Given that Chinese and Taiwanese companies are generally not leaders in this space then it would be natural for their researchers to publish their papers to get attention. Also strangely the EU and perhaps US governments fund some R&D in China for political and economic reasons which the population at large are unaware of. So its less commercially sensitive R&D. Comparing no of papers with population would yield a very different picture. And then there’s the quality of R&D and what the papers represent. given the international OECD comparisons on no’s of graduates, PhD’s, patents, papers etc. surprise surprise we find the numbers of people and papers increasing to get a good ranking in the league tables.

    self fulfilment?

  2. Bill,

    Actually I think the most important question is how one defines R&D. I thought carefully about this but did not explain my rationale very carefully because I didn’t want my written piece to go off into a lengthy sidetrack.

    My basic premise is that current rights technologies are lacking in various respects (we don’t have to recite them all here), so what we need is fundamental research to solve problems. Some people make the “DRM will never work, so why bother trying” argument. This is a total cop-out, given the huge number of technologies we take for granted today that were judged “impossible” until some people actually bothered to try to solve them. I have experience in academic research, so this is the yardstick I have chosen to use. Much of what goes on in corporate R&D labs, and consortia such as DECE, is meant to meet short-term industrial interests, so I would not classify it as actual research (yes, there are exceptions, e.g. Intertrust does bona fide research). One might as well count patents, which IMHO are a poor indicator of actual research output. So, I’m looking at fundamental research with potential long-term impact – the kind that is supposedly done in academic and industrial research labs that produce output such as conference papers and journal articles.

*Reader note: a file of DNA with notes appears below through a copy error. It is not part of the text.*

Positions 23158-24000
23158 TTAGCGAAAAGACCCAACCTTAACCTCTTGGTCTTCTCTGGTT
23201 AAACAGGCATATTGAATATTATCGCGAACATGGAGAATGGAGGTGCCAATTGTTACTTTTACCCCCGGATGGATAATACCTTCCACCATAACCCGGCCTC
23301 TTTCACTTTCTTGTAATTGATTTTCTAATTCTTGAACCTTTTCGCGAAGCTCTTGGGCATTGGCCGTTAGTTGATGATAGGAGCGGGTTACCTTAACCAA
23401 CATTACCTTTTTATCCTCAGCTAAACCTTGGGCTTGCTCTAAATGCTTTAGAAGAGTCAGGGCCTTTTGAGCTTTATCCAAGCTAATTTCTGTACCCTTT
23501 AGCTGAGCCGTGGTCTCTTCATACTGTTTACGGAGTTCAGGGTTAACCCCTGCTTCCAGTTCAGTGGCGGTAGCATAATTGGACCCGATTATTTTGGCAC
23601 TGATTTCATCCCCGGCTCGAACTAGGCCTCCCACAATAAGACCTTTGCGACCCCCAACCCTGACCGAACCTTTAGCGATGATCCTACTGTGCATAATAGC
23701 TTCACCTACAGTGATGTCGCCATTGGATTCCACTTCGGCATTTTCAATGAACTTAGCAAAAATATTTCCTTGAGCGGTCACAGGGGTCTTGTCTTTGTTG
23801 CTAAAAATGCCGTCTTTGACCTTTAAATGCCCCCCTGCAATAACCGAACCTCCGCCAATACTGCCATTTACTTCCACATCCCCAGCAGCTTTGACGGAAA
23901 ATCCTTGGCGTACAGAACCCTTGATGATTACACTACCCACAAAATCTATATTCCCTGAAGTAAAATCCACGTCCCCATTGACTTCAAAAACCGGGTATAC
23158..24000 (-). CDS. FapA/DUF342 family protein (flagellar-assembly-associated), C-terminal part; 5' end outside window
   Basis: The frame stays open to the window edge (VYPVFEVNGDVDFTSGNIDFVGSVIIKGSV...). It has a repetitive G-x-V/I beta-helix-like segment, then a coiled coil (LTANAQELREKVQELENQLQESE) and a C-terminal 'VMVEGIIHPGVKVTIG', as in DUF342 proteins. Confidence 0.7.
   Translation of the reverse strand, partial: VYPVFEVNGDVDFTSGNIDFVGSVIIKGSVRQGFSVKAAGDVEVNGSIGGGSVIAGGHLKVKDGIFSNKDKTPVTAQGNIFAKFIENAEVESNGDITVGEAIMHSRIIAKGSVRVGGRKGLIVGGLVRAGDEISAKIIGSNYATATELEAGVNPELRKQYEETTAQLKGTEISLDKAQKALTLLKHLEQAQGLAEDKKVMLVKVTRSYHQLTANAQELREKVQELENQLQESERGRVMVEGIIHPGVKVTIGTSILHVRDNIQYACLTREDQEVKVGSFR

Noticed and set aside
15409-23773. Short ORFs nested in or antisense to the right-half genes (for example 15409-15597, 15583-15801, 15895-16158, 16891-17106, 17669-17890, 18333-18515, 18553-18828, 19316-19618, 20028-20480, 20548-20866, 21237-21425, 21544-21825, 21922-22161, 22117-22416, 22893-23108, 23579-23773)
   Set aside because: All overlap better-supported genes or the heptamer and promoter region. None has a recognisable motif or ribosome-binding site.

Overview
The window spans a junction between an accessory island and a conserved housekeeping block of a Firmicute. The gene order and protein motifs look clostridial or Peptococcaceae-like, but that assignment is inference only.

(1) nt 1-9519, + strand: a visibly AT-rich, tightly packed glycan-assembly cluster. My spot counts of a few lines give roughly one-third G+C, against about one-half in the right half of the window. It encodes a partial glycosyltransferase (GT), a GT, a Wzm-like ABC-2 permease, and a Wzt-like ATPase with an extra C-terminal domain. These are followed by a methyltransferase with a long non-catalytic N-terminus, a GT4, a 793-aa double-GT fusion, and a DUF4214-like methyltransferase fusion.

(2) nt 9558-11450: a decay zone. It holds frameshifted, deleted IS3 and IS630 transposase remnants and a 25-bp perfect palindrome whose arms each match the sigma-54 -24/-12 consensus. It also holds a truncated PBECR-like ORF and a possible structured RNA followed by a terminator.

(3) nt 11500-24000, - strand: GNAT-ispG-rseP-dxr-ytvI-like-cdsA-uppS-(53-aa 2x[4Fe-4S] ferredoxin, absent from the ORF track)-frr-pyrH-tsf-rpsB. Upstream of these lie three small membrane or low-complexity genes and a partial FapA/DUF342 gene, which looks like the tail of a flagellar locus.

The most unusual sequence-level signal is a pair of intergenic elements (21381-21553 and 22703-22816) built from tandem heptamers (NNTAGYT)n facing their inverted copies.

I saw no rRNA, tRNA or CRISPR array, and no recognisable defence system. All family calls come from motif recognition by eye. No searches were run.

Somewhat contrary to what you suggest, what’s most interesting to me about the country-by-country figures is that the vast majority of the research output comes from “device manufacturer” countries like Taiwan, China, and Korea, where as the countries with the major content-producing entities — the US, UK, France, Germany — are low on the list (Japan is some of each and thus is in the middle). This to me is completely consistent with the reality of who ends up paying for these technologies. In other words, I would bet that the research output in places like Taiwan and Korea is high because of a combination of grant money coming from the major device makers there (Acer, ASUS, HTC, Samsung, LG), researchers expecting that such companies will be interested in such research (e.g. offering them employment), or researchers expecting to build startups that will sell or license their technologies to those companies.